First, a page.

A man died instantly after reportedly attempting to launch a firework from the top of his head while celebrating the Fourth of July.
Devon Staples, 22, had been drinking with friends in a rear garden when the apparent stunt went fatally wrong.
Stephen McCausland, a spokesman for the state Department of Public Safety in Calais, eastern Maine on the Canadian border, said Mr Staples had placed “a fireworks mortar tube on his head and set it off,” killing him instantly.
His brother Cody Staples saw the horrific incident from just five feet away.
He told the New York Daily Times it was a freak event and Devon had been holding a lighter which made it go off “by accident.”
He said: “I was the first one who got there. There was no rushing him to the hospital. There was no Devon left when I got there.
“It was a freak accident. But Devon was not the kind of person who would do something stupid. He was the kind of person who would pretend to do something stupid to make people laugh.”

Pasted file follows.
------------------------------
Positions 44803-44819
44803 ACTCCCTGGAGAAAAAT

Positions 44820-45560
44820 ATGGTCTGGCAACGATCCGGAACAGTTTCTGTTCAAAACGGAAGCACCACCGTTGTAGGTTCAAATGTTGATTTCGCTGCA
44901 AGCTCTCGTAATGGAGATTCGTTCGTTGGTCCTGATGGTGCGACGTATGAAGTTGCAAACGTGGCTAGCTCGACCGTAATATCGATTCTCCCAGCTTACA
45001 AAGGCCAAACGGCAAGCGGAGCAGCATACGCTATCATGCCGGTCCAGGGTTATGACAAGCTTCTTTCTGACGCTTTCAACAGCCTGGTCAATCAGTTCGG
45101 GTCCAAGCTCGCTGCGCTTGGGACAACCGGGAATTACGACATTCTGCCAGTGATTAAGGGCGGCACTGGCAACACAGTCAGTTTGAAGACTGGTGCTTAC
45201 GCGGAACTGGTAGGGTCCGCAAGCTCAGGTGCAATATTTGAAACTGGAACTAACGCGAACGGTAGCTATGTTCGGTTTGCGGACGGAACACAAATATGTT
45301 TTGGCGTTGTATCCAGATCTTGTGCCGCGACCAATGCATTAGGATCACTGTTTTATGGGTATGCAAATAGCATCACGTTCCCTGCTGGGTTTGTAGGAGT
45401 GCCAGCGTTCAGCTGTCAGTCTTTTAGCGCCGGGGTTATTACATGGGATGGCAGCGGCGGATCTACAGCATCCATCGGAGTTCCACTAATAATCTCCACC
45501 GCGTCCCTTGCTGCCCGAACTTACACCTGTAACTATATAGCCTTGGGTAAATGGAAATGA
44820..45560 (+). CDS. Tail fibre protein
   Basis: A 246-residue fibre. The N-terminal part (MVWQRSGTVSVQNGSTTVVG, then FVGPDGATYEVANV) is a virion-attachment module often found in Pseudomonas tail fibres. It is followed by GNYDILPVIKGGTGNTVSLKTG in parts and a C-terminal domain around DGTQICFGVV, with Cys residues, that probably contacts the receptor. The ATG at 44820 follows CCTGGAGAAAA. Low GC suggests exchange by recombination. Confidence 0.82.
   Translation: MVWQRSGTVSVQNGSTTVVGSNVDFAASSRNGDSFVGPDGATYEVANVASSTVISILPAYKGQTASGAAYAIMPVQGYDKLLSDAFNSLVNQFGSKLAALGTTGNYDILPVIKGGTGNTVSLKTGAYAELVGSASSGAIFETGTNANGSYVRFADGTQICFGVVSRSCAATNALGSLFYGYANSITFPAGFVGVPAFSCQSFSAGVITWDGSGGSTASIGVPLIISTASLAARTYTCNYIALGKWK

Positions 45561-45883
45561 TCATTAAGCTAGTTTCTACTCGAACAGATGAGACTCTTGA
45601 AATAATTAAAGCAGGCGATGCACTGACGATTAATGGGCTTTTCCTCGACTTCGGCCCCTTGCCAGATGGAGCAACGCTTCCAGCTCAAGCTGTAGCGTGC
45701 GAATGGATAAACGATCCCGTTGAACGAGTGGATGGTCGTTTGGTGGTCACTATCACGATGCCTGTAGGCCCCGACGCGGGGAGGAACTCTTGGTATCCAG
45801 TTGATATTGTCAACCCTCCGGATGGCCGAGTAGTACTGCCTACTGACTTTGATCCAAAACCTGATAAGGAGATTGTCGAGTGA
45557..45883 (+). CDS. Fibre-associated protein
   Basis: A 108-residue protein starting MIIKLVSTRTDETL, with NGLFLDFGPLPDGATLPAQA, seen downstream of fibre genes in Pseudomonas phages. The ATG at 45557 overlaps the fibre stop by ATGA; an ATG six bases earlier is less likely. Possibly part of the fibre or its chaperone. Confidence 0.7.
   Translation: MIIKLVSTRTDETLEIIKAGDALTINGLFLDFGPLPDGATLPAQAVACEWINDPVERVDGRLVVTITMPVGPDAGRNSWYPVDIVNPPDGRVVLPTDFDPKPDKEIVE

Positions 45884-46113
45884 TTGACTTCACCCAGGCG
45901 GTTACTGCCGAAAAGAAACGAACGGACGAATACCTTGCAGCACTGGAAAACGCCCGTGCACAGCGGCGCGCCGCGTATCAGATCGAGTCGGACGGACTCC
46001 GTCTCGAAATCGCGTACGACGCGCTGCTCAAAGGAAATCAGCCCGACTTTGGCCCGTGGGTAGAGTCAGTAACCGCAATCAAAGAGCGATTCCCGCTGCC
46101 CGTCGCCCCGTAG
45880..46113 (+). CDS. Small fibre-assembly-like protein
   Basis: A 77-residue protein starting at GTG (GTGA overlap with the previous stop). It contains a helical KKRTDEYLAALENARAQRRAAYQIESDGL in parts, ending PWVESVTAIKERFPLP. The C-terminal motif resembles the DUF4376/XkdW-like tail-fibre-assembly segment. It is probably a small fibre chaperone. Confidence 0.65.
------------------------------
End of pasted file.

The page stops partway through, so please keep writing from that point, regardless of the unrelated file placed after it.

Devon lived in Orlando, Florida, and worked as a dog walker and at Disney World playing characters from Disney classics.
Cody said: “He loved making people happy.
“Anyone who would want to give a tribute to Devon should go out and do something nice for someone. Show some love to someone you donâ€™t know. That kid was all about showing people love.
“He was someone everyone should want to be like when they grow up. He was my younger brother and I looked up to him.”
A number of other firework injuries sustained during the celebration were also under investigation by fire marshals.
Burns and eye injuries happened at events in Friendship, Jefferson, Lebanon and Woodstock.
Devon’s death is the first fireworks fatality in Maine since the state legalised fireworks on January 1, 2012, local authorities said.
In 2011, politicians voted to repeal a 1949 law banning fireworks, reasoning the industry would create jobs and generate additional revenue.
According to the US Consumer Product Safety Commission 11 people died in fireworks-related accidents in 2014, while there were eight fatalities in 2013. – Mirror